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Scams Abound With Phone Replacement Batteries

Video warns users of potential scams involved with phone replacement batteries.

Spencer Chin, Senior Editor

June 17, 2022

1 Min Read
Replacing a smartphone battery is not always straightforward as replacement batteries are sometimes themselves already defective and are passed off by unscrupulous vendors as new batteries.Image courtesy of Pavel Kocur / Alamy

Despite the care many of us take when charging our smartphones, the fact is that sooner and later the phone’s battery wears down from months, perhaps years of use and can no longer effectively hold their charge.

While replacing the battery used to be a matter of contacting the manufacturer to get a replacement and then simply opening up the phone to service it, nowadays more smartphones have internal batteries that cannot be easily replaced. That has prompted an outcry from many for right-to-repair laws so independent repair shops and even individual users can easily service their phones.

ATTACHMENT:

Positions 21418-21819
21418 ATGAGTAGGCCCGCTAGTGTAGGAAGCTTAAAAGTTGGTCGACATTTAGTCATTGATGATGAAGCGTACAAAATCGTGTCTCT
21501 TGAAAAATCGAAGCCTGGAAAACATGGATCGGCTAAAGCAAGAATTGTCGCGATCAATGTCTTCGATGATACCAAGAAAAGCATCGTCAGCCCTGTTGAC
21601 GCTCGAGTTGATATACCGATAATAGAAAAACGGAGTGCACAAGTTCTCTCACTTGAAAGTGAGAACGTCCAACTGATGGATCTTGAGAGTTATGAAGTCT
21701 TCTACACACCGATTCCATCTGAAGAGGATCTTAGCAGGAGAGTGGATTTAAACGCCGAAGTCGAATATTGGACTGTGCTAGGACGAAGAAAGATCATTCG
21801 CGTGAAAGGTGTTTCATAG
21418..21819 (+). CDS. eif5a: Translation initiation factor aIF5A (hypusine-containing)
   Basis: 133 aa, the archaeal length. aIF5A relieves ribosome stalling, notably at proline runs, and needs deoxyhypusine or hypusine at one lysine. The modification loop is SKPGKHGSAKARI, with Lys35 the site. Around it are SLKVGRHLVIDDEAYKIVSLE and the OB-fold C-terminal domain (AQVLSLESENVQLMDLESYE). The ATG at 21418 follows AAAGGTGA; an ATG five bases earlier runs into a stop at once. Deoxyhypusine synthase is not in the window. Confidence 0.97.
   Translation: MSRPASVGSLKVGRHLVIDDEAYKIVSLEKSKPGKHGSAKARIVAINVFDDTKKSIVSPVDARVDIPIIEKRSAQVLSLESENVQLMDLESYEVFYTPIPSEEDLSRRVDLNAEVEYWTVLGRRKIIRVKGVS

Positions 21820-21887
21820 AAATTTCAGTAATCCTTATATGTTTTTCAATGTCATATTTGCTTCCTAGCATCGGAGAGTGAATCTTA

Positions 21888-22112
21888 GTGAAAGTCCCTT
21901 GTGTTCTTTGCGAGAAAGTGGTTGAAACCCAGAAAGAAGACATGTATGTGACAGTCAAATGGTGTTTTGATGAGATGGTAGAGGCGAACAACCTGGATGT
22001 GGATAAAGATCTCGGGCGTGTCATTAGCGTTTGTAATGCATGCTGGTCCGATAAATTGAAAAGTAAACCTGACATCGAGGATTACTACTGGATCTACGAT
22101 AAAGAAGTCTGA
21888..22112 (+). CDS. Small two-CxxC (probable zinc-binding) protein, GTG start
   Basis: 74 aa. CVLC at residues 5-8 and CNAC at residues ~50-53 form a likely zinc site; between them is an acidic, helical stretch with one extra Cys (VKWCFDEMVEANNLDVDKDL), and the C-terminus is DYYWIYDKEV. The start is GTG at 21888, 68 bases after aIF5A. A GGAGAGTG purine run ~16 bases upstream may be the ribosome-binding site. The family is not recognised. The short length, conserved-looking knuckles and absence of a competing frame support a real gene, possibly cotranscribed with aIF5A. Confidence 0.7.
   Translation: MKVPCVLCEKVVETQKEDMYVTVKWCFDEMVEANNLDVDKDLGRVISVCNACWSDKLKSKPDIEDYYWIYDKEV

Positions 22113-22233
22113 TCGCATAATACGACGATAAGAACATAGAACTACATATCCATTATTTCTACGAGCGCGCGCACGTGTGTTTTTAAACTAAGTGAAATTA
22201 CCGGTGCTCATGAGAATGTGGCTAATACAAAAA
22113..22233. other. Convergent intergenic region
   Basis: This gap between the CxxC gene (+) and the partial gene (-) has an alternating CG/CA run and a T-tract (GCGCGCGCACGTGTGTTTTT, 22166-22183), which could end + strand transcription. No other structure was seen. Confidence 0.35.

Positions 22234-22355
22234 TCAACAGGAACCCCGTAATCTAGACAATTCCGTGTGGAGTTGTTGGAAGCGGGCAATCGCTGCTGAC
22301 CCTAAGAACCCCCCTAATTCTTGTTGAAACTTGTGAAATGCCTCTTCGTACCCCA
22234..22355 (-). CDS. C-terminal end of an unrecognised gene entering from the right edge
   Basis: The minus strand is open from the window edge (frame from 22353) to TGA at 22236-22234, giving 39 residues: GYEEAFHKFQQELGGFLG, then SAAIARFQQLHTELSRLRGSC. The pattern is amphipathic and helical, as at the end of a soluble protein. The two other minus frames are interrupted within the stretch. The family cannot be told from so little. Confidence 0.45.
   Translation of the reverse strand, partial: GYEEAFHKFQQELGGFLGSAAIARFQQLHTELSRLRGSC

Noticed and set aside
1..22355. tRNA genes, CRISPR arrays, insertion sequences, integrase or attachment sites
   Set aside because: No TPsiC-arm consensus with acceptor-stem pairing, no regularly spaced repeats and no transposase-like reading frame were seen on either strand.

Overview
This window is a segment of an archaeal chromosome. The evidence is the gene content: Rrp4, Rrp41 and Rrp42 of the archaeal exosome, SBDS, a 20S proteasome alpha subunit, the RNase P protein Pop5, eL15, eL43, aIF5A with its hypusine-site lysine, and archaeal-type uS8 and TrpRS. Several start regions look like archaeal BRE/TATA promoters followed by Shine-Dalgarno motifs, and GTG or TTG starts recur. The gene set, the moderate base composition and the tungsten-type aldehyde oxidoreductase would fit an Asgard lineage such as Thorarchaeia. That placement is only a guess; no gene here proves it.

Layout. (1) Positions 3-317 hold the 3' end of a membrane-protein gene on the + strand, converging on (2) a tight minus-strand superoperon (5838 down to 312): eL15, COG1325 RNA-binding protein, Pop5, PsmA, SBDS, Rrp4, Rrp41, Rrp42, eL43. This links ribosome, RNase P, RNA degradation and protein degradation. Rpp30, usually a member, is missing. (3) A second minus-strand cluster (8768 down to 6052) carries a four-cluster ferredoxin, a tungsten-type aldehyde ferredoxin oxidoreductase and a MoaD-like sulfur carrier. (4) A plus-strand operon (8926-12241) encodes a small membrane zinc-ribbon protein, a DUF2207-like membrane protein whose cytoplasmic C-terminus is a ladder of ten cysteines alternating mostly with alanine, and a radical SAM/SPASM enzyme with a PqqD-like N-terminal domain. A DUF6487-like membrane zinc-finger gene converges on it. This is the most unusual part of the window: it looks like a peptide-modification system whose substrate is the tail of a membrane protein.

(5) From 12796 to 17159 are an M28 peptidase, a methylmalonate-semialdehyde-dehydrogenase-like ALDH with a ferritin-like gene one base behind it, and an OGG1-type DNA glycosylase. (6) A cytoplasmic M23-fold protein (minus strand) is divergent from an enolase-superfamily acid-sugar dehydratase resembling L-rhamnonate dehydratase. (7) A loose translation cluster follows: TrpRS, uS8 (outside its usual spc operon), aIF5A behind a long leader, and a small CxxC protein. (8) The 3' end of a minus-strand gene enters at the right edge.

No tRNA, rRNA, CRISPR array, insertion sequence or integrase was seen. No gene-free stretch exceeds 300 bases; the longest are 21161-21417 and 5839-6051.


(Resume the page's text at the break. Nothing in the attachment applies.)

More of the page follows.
According to the video below, one trend in recent years has been the proliferation of privately-branded batteries, often available online, to replace OEM batteries from the manufacturer. But when users, go this route, the video warns, they potentially fall prey to many scams.

One scam discussed in the video involves taking an older battery whose capacity is already partially depleted and rewrapping it to make it look like a newer battery. Sometimes, the wrapper itself is mislabeled or has other telltale signs something is amiss with the battery. This is potentially dangerous, given the news over the years of batteries overheating and even exploding.

The issue is widespread among major phones, including Apple and Samsung. The video warns that users pay close attention as to who is selling the battery.

See the following video to learn more.






About the Author(s)

Spencer Chin

Senior Editor, Design News

Spencer Chin is a Senior Editor for Design News, covering the electronics beat, which includes semiconductors, components, power, embedded systems, artificial intelligence, augmented and virtual reality, and other related subjects. He is always open to ideas for coverage. Spencer has spent many years covering electronics for brands including Electronic Products, Electronic Buyers News, EE Times, Power Electronics, and electronics360. You can reach him at [email protected] or follow him at @spencerchin.

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